Pan Africanist Congress of Azania
|This article does not cite any references or sources. (July 2012)|
|Pan Africanist Congress of Azania|
|Chairperson||Bishop Waters Toboti|
|Founder||Robert Mangaliso Sobukwe|
|Founded||6 April 1959|
|Split from||African National Congress|
|Student wing||Pan Africanist Student Movement of Azania|
|Youth wing||Pan Africanist Youth Congress of Azania|
|Women's wing||Pan Africanist Women's Organisation|
|Paramilitary wing||Azanian People's Liberation Army (formerly)|
|National Assembly seats|
The Pan Africanist Congress of Azania (once known as the Pan Africanist Congress, abbreviated as the PAC) is a South African liberation movement, and is now a minor political party. It was founded by Robert Sobukwe.
The PAC was formally launched on 6 April 1959 at Orlando Communal Hall in Soweto. A number of African National Congress (ANC) members broke away because they objected to the substitution of the 1949 Programme of Action with the Freedom Charter adopted in 1955. Further they objected to the inclusion of other national groups such as the Communist Party of South Africa. Charismatic Robert Sobukwe was elected as the first president, and Potlako Leballo as the Secretary General.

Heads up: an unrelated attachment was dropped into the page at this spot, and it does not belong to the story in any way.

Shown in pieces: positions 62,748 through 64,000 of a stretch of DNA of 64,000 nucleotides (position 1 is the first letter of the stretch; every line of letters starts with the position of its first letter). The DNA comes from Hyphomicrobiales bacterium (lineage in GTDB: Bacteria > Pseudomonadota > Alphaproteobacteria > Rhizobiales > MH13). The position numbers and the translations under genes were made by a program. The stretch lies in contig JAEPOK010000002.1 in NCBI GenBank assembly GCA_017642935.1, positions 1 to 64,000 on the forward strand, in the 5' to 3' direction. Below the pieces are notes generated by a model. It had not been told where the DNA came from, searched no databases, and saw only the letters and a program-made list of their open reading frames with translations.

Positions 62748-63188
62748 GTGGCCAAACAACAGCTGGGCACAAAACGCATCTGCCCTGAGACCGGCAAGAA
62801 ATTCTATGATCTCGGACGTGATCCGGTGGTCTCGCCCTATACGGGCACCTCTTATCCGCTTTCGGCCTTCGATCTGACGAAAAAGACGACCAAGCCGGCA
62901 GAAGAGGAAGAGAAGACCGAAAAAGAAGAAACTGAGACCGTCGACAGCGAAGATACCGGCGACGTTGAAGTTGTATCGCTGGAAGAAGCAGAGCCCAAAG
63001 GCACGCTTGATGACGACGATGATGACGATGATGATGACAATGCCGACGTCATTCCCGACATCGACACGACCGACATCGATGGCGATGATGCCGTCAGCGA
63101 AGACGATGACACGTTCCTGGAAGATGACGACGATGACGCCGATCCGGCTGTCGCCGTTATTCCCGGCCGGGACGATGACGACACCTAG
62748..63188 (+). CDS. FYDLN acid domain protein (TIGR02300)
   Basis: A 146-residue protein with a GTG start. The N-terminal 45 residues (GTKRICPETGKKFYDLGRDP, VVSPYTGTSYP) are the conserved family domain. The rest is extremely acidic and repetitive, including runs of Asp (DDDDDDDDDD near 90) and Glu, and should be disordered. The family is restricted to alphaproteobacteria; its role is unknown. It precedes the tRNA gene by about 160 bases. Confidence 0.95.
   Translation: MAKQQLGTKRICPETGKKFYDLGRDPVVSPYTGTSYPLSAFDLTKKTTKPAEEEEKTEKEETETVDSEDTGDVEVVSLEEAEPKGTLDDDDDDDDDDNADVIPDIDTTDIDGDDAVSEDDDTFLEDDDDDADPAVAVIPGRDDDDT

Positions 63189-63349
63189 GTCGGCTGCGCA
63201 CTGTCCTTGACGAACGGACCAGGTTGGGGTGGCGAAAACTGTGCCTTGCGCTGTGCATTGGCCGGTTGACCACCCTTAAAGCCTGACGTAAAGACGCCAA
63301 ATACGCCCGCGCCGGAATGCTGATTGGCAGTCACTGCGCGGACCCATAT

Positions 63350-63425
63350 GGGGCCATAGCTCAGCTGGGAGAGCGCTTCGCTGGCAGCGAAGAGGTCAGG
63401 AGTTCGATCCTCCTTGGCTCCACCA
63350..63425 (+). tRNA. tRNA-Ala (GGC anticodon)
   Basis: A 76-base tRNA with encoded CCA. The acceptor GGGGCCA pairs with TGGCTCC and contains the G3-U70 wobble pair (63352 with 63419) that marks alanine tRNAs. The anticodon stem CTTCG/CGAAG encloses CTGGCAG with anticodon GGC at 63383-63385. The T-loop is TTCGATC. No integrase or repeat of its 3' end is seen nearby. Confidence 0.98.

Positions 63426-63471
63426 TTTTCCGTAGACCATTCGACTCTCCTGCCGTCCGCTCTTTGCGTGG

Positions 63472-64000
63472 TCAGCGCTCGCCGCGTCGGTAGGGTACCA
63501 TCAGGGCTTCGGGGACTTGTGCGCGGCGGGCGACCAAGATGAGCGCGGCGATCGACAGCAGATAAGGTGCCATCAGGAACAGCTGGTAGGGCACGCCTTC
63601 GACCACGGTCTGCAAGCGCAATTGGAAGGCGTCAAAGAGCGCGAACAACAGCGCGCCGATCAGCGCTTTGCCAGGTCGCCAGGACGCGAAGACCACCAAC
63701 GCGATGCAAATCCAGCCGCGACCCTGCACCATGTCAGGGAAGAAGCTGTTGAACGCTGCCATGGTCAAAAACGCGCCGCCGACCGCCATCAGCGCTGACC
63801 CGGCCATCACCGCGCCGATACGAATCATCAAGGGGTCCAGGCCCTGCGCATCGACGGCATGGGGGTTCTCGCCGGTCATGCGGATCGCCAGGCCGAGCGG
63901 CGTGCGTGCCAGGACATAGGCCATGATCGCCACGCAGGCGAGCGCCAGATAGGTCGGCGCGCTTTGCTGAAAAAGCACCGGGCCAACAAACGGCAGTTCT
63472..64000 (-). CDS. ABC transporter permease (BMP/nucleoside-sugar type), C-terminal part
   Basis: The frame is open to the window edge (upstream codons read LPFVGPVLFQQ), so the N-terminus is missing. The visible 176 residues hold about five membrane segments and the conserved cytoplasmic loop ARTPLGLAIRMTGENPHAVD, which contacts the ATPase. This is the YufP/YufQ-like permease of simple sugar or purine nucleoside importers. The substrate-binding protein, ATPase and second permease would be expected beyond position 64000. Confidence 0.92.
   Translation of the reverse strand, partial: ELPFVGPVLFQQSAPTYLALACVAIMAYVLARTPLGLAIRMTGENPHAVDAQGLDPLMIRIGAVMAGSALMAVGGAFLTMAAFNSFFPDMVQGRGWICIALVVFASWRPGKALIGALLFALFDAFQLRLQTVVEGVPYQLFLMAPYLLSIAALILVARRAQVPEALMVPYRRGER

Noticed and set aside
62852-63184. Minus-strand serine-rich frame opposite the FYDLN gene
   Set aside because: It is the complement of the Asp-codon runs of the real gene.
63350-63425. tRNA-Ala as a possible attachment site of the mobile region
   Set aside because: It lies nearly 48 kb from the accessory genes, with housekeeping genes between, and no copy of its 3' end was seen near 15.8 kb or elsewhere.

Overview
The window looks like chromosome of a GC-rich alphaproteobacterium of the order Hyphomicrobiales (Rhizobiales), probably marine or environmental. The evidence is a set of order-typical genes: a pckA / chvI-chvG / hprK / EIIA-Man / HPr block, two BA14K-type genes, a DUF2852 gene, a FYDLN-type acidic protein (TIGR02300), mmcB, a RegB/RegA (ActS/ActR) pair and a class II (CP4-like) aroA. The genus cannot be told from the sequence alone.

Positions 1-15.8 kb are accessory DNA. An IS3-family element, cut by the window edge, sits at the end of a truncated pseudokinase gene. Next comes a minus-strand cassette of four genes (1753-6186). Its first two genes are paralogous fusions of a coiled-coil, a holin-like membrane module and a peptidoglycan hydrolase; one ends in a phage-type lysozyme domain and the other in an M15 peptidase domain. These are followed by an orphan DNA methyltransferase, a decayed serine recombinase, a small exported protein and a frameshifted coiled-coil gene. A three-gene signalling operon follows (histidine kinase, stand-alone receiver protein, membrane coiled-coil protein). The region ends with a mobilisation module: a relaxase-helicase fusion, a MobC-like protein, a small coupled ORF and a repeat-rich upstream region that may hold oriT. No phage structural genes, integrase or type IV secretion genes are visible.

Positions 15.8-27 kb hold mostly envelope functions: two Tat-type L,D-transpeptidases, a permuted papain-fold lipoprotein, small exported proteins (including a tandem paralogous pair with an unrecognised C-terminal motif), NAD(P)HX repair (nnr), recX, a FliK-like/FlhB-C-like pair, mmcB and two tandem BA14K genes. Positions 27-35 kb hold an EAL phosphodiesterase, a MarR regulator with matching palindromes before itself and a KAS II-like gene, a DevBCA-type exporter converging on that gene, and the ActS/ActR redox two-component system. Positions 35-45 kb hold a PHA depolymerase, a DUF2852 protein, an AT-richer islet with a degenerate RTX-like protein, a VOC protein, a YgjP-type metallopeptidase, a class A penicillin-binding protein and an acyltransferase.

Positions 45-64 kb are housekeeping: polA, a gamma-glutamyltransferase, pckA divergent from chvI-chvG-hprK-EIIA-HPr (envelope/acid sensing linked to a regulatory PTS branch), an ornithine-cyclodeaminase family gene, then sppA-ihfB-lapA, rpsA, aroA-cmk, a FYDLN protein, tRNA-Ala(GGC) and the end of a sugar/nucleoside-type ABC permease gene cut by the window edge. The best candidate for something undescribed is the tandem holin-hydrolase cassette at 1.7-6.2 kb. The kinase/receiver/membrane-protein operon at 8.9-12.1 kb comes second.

On 21 March 1960, the PAC organized a campaign against pass laws. People gathered in Sharpeville and Langa. In Sharpeville the police reacted with brutal force triggering the Sharpeville massacre. Sobukwe and other top leaders were arrested and later convicted for incitement. Sobukwe was sentenced to three years and Potlako Leballo to two years in prison. Sobukwe died in Kimberley, Cape Province, 1978 of lung cancer. Immediately after the Sharpeville massacre the National Party Government banned both the ANC and PAC on 8 April 1960. The PAC responded by founding its armed wing, the Azanian People's Liberation Army.
The PAC followed the idea that the South African Government should be constituted by the African people owing their allegiance only to Africa, as stated by Sobukwe in the inaugural speech of the PAC:
"We aim, politically, at government of the Africans by the Africans, for the Africans, with everybody who owes his only loyalty to Afrika and who is prepared to accept the democratic rule of an African majority being regarded as an African."
It is Pan Africanism with three principles of African nationalism, socialism, and continental unity. Its body of ideas drew largely from the teachings of Anton Lembede, George Padmore, Marcus Garvey, Kwame Nkrumah, and W. E. B. Du Bois.
Election results 
See also 
- Azanian National Youth Unity
- Azanian People's Liberation Army
- Freedom Charter
- History of South Africa
- Official Website of the Pan Africanist Congress
- Pan Africanist Congress Publications Collection 1958-1995
- Archival Information can be found at the Borthwick Institute for Archives, University of York: Congress of South Africa